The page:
There were about 400 men in attendance on March 17, 1965. The gathering was the Friendly Sons of St. Patrick annual banquet.
The speaker was the Thomas James Toolen, archbishop of Mobile, Alabama, which included Selma, the setting of massive civil rights marches which are the subject of the much-hyped new movie produced by Oprah Winfrey.
By this time Archbishop Toolen, whose parents were immigrants from Roscommon, was 79-years-old. Maybe his age influenced what he would say to those gathered on this St. Patrick's Day.
Either way, someone had to say something. It was getting harder and harder to avoid the fact that along with all of the African Americans marching in Selma -- and all across the south -- there were also growing numbers of Catholic priests and nuns.
Archbishop Toolen did not approve.
"Why do priests and sisters come from outside the state and even Canada to take part in these demonstrations?" Toolen asked.
He'd already said that "these demonstrations are not helping things at all," and that Dr. Martin Luther King, the hero of the movie Selma, whose birth we just commemorated on January 19, was "trying to divide the people."
Toolen continued, "Certainly the sisters are out of place in these demonstrations. Their place is at home doing God's work."
As bad as that sounds, at least Toolen added, "I would say the same is true of priests."
Time, of course, would not be kind to Archbishop Toolen. His comments are wrong on so many levels, not least of which is the unavoidable irony that Catholics would soon be leading civil rights marches across Northern Ireland.
But then again, Toolen’s battle with the marching priests and nuns was representative of a battle raging throughout Irish America and the Catholic Church.
On one side were an old guard who prized order and obedience to authority. Even if they supported reform, they felt the best way to achieve that change was through modest and incremental means.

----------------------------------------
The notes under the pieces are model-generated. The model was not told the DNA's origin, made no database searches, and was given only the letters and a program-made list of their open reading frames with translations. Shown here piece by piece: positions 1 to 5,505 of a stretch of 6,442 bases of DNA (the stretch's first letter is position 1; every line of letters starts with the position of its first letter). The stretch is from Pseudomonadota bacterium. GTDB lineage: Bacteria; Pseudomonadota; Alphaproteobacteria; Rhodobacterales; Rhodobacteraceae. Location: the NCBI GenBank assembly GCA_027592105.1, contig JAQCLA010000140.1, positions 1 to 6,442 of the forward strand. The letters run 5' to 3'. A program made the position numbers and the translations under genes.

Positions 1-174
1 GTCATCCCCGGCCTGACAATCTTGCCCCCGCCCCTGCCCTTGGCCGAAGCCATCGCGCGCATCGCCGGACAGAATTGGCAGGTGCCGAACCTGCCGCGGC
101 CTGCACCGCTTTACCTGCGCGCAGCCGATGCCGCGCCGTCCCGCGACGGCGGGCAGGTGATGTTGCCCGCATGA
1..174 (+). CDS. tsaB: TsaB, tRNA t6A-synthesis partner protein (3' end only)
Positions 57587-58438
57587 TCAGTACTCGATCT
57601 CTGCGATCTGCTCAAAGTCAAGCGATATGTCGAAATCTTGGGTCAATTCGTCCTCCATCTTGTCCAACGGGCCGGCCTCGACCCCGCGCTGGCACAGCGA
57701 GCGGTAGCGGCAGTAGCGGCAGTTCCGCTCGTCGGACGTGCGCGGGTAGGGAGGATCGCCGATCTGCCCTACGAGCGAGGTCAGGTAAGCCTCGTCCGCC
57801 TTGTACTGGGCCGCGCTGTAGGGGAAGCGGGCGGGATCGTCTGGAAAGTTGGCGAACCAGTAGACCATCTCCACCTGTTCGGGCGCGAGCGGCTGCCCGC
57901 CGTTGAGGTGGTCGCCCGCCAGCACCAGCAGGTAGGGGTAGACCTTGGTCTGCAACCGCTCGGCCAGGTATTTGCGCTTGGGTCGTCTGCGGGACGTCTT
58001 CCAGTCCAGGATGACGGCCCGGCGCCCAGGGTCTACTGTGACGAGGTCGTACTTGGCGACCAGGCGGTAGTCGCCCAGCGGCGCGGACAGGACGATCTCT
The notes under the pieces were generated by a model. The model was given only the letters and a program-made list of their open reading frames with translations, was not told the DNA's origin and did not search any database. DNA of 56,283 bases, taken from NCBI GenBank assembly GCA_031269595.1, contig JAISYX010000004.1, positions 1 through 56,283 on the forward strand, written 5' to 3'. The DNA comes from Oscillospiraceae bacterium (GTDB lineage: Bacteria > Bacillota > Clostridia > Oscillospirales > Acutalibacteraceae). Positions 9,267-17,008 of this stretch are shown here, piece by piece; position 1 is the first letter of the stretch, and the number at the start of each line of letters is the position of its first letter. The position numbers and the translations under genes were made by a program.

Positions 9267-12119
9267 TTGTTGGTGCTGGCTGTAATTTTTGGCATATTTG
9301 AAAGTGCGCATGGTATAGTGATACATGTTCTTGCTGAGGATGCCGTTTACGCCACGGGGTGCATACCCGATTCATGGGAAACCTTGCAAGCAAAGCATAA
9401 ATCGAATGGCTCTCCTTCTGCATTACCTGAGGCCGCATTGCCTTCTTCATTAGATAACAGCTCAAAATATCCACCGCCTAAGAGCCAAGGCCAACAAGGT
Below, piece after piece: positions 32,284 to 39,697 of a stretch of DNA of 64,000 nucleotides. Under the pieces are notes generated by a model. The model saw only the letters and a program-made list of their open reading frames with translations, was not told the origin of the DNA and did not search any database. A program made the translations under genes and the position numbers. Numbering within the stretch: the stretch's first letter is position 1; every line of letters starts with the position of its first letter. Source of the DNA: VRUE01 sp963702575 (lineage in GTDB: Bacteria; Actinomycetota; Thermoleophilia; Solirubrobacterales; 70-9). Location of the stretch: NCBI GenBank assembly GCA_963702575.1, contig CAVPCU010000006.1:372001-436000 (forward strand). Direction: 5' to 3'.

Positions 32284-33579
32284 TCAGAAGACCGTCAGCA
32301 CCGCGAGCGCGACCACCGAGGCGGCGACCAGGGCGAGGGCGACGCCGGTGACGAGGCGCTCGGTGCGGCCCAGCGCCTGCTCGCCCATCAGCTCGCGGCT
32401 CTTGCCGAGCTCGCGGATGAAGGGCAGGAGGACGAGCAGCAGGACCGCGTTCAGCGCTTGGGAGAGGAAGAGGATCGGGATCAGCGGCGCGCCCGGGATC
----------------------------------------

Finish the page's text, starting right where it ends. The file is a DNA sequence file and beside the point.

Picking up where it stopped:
But then there was a younger generation who believed America’s treatment of African Americans was -- aside from immoral and illegal -- also highly un-Christian. They believed Christ, were he to arrive in Selma in 1965, would be marching right alongside with them.
Toolen stayed on the job until 1969, the year when -- if you were Irish American -- you had to pick a side. That was when a young, telegenic firebrand from Northern Ireland named Bernadette Devlin toured America to drum up support for Catholic civil rights in Northern Ireland.
The trouble is, Devlin was often at odds with Irish Catholics here in America. Too often, Devlin told uncomfortable crowds that Irish Americans were part of the problem, rather than the solution, when it came to liberating America’s oppressed minorities.
In this sense, it is tempting to think of Irish Catholics such as Toolen. But despite his regrettable words at that St. Patrick’s Day function, Toolen’s career -- taken as a whole -- actually reflects an impressive commitment to civil rights.
Keep in mind, Catholics were viewed with immense suspicion in the South in the 1920s. Consider the notorious case of James Coyle, a Roscommon-born priest murdered in Alabama in 1921 by a member of the Ku Klux Klan because he officiated the marriage of the Klan member’s (formerly Methodist) daughter.
It was in this environment that Toolen began serving as archbishop in 1927. He was never what anyone would consider a progressive in race issues. But he did expand services to many African American Catholics in the region, and just one year before his notorious speech, Toolen oversaw the desegregation of Alabama’s Catholic school system.
And yet, when he saw a white priest such as Father Maurice Ouellet grow closer to Dr. King and the civil rights crusade, Toolen became outraged.
"I want Ouellet out of Selma. He is a good priest but crazy on this subject,” Toolen fumed.
In an interview a few years back, Ouellet acknowledged that Toolen’s decision to move him probably saved his life. Then he said about the best thing you could say about Toolen.
"He was a segregationist, but he wasn't a bigot."
*Originally published in January 2015.